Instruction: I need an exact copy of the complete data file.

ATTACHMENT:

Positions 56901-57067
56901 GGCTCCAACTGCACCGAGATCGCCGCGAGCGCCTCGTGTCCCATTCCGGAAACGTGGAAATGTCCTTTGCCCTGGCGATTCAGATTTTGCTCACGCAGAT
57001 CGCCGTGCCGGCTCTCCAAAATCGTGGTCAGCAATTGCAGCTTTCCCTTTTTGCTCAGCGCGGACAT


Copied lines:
Positions 56901-57067
56901 GGCTCCAACTGCACCGAGATCGCCGCGAGCGCCTCGTGTCCCATTCCGGAAACGTGGAAATGTCCTTTGCCCTGGCGATTCAGATTTTGCTCACGCAGAT
57001 CGCCGTGCCGGCTCTCCAAAATCGTGGTCAGCAATTGCAGCTTTCCCTTTTTGCTCAGCGCGGACAT